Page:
Maybe that was why Caesar decided, in the face of senatorial opposition to his compromise proposals, that he had no choice but to march on Rome in defiance of the constitution in 49.

Parenti is especially illuminating in what he has to say about the notorious ‘Conspiracy of Catiline’, which was supposedly extinguished by Cicero in 63. The Senators backed Cicero as a candidate for the consulship in the elections of 64 because Catiline (L. Sergius Catilina) had gone over to the popular party (such people were known as Populares) around 65 and his election had to be prevented. The Roman historian Q. Sallustius Crispus (otherwise known as Sallust) has left us an account of what followed, but Parenti shows that this account, which is based uncritically on Cicero’s contemporary accusations, is of questionable veracity and trustworthiness. 

A plausible alternative view is that Cicero invented the whole story of a succession of plots organised by Catiline and eventually forced him into rebellion. 

If so, the great orator and moralist was not above using what Plato would have called an ‘agathon pseudon’ or ‘noble lie’ in the defence of the Roman governing élite, into whose ranks he had been admitted.

Catiline’s alleged co-conspirators were condemned to death by the Senate, and were executed without trial. Among a minority opposing this unconstitutional motion was one C. Julius Caesar. In 60 BCE, Caesar, Pompey and Crassus formed a three-man alliance against the conservative Senators. As Parenti explains:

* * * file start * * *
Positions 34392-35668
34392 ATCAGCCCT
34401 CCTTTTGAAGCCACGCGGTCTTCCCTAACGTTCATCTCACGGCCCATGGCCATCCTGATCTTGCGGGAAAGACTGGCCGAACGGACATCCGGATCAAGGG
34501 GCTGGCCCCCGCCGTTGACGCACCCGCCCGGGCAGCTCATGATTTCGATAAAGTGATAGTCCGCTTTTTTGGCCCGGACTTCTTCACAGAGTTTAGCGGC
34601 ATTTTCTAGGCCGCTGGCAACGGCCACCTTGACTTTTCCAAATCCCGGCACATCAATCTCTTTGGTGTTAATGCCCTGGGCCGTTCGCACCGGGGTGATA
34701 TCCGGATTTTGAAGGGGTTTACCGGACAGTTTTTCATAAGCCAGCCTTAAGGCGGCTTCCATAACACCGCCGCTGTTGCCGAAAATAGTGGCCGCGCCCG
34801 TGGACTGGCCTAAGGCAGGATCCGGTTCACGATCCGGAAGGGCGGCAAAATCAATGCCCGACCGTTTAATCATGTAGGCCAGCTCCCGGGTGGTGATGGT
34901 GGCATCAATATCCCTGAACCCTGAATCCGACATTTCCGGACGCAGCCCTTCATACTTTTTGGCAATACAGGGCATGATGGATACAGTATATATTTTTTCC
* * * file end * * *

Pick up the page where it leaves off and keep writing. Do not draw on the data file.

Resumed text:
Pompey had the prestige of a war hero and presumably the backing of his veterans, Crassus had the money, and Caesar had the support of the plebs [lower citizenry]. Together they challenged the optimates and emerged for a time as the dominant political force. (p. 120)

The Triumvirs ruled the roost until 53 when Crassus was killed waging war against Parthia. At this point it was not Caesar’s ambitions which caused problems, but someone else’s. In Shakespeare’s words: ‘The noble Brutus hath told you Caesar was ambitious … Knew you not Pompey?’ (Julius Caesar, Act II, Scene 2, lines 78–9, and Act I, Scene 1, line 37)

Pompey (who conferred on himself the epithet ‘Magnus’) let himself be won over by the conservatives, who persuaded the Senate to designate him sole consul – another violation of the constitution – in 52, and extended his command in Spain for a further five years. Thus each side had armed forces at its disposal should they be needed – Caesar was still proconsul in Gaul.

At this point, Caesar proposed a compromise: both he and Pompey should resign their commands, and the struggle could continue on the electoral front. The Senate initially approved the plan, but the conservative die-hards were not happy: they feared that Caesar would win the contest on these terms, and succeeded in persuading the Senate to pass an emergency decree calling on Caesar to disband his army forthwith. We all know the sequel.